Foreigners in China granted top prize in record numbers

China granted its 2019 International Science and Technology Cooperation Award, the nation's highest scientific honor for foreign scientists, to 10 foreign scientists from eight countries on Friday.
Both the number of recipients and their countries of origin are a record high. This award recognizes the key roles foreign scientists have played in China's scientific development, as well as China's growing effort to diversify its scientific partners in recent years, according to the National Office for the Science and Technology Awards.

Of the 10 winners, three are from the United States, while the United Kingdom, Russia, Finland, Italy, Norway, Austria and Pakistan have one winner each. It is the first time scientists from Norway, Austria and Pakistan have won the award.

"I feel very much honored to be given the award, which represents profound recognition of the collaborative work I've been involved in with Chinese scientists over the last 25 years," said Nils Stenseth, a noted Norwegian evolutionary biologist and a professor at the University of Oslo in Norway.

Last year, China and Norway celebrated the 65th anniversary of the establishment of diplomatic ties, and this relationship has facilitated recent government-level scientific cooperation between the two countries, he said.

In 2015, the Research Council of Norway launched a new funding program to support its international scientific projects and partnerships, which involved Chinese partner institutions, he said. Some notable examples include the study of ecology and the evolution of plague, the social impact of climate change and photovoltaics for sustainable development.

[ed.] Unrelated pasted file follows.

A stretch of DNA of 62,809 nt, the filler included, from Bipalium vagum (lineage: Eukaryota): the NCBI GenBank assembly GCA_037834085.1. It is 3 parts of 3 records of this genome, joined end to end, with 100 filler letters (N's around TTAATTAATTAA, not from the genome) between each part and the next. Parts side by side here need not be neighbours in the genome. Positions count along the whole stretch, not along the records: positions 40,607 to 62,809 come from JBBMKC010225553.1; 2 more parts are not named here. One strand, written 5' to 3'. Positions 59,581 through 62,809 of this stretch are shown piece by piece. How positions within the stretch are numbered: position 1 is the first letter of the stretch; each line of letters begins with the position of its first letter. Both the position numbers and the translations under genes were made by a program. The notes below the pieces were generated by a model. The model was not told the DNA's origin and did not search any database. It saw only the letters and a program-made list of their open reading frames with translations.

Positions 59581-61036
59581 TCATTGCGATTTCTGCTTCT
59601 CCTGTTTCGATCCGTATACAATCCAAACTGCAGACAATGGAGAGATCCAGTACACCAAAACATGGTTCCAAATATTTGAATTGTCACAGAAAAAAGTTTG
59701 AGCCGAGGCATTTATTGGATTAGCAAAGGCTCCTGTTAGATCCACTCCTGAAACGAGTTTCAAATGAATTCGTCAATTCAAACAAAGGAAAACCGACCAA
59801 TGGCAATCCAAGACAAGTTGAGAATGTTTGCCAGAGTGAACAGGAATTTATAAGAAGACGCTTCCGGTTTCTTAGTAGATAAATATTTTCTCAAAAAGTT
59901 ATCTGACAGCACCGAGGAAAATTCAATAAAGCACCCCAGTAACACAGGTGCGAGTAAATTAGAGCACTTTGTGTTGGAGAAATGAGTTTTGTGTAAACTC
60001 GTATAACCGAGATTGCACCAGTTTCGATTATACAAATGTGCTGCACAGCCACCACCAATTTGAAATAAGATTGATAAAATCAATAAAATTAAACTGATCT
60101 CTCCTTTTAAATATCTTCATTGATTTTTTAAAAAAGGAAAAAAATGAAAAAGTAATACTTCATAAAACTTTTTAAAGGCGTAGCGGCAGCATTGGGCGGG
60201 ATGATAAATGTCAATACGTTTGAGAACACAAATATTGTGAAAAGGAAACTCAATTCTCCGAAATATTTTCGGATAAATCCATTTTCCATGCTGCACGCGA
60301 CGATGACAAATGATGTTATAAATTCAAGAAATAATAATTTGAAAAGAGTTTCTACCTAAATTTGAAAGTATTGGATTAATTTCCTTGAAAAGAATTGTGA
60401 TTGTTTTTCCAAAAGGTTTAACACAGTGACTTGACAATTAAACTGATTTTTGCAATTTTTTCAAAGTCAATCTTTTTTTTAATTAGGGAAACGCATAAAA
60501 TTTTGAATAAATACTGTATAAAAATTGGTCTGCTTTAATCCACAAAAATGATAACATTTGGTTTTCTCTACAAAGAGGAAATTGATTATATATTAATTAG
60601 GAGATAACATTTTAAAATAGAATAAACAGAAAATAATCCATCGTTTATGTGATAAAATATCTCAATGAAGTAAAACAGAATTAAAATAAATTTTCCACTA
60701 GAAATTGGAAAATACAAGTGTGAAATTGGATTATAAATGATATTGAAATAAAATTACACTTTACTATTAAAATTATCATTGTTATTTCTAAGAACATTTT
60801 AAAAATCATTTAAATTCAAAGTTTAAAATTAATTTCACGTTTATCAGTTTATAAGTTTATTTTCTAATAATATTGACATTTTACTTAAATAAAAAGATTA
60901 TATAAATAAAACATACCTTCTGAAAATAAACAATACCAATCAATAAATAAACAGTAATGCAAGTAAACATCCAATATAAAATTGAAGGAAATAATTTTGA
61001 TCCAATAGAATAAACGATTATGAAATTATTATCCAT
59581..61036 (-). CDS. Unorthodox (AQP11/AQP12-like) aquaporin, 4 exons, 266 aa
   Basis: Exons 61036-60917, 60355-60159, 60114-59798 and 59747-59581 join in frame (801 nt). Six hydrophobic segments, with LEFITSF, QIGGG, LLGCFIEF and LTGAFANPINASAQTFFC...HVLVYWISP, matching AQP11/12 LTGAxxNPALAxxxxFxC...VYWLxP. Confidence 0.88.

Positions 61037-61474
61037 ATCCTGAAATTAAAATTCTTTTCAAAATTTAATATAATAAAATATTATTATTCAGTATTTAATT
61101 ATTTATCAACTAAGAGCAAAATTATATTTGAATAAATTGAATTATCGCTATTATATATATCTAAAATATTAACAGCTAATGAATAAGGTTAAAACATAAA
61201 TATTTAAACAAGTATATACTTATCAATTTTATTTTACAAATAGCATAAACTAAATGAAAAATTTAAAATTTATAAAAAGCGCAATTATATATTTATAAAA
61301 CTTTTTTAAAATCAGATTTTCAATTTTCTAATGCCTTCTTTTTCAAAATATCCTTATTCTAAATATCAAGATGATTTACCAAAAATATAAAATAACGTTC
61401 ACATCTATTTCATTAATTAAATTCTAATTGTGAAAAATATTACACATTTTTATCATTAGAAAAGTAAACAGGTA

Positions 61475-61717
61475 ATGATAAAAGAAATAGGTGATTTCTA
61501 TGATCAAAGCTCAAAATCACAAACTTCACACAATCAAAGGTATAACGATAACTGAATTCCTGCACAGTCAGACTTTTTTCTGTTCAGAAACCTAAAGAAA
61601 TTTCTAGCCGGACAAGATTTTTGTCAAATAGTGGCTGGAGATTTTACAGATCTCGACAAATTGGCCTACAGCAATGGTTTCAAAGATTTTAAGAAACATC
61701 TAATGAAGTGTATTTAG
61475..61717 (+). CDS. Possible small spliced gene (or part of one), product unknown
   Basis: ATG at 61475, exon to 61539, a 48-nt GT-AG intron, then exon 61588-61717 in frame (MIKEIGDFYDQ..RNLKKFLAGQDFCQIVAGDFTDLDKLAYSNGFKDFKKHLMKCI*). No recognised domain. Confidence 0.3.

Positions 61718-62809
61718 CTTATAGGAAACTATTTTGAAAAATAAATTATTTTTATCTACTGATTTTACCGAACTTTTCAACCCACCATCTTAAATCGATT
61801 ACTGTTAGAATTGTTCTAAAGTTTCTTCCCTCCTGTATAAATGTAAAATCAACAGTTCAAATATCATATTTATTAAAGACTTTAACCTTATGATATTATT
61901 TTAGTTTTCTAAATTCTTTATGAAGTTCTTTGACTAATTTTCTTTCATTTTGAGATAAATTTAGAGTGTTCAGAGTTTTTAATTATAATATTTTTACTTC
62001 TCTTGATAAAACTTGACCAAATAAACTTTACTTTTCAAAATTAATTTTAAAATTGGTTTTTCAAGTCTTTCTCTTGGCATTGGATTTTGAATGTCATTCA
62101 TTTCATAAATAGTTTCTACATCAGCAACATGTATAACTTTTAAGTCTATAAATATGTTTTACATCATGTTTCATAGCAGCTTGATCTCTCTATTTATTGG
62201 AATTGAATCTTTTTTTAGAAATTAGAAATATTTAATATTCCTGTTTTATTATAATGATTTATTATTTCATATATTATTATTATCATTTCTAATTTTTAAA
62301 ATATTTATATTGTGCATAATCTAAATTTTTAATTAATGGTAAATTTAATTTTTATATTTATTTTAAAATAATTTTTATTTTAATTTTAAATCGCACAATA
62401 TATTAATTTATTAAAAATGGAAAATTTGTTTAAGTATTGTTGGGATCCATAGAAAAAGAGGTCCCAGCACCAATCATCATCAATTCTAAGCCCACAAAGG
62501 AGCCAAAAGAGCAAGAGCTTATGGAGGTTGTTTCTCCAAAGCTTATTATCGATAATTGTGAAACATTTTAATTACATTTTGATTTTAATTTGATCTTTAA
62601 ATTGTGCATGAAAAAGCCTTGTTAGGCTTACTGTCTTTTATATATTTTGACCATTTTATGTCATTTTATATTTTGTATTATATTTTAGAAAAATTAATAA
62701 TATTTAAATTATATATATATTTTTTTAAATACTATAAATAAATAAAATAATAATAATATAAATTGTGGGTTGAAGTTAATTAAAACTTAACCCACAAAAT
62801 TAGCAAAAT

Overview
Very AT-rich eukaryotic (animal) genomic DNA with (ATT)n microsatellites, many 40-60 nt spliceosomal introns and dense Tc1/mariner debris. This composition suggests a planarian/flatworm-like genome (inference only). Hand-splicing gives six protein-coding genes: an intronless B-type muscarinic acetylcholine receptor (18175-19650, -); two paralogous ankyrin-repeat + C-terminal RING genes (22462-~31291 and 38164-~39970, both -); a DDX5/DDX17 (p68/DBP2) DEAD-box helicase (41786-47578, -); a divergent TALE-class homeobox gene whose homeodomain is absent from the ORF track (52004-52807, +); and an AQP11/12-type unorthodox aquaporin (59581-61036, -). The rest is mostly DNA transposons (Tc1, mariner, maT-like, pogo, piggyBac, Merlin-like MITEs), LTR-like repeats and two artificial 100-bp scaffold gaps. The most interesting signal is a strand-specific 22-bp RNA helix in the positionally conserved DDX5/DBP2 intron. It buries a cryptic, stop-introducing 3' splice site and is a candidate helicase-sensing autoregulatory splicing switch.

"This partnership is of the utmost importance for the higher education and research sector in Norway," he said, adding that China and Norway are powerhouses in research and education in fields such as marine science and the environment. "We thus have much to learn from each other."

"Close China-Norway cooperation is important in order to further strengthen world-leading research groups, and for some fields help develop knowledge platforms to address the many global challenges facing us today," he said. "China's contribution is essential to solve the global challenges in areas such as poverty reduction, climate, health, energy and environment."

Through these dialogues and cooperation, Stenseth said he has learned much about China just as Chinese scientists have learned much about the academic traditions and cultures of other countries. "Such collegial interactions and dialogues do for sure contribute to a better and more harmonious world," he added.

Austrian civil engineer and winner of the cooperation award Herbert Mang said when he first visited China in the 1980s, the country's science and technology were lagging behind European countries. "Now, China's science and technology have caught up mightily."

"As a civil engineer, I have always been fascinated by China's unique activities in the design of key infrastructure, such as long-span bridges and tunnels in geologically demanding and seismically challenging areas," he said. "These types of structures have also played an important role in Austrian civil engineering, and their safe and economic design requires great scientific effort."

Through decades of collaboration between China and Austria in civil engineering, Mang said, one of the main benefits is that both countries have fostered a group of well-trained, promising young engineers for academia and industry.

"I'm optimistic that the mutual scientific esteem of Chinese and Austrian researchers will result in the further intensification of joint research activities for the benefit of the two countries and beyond," he said.

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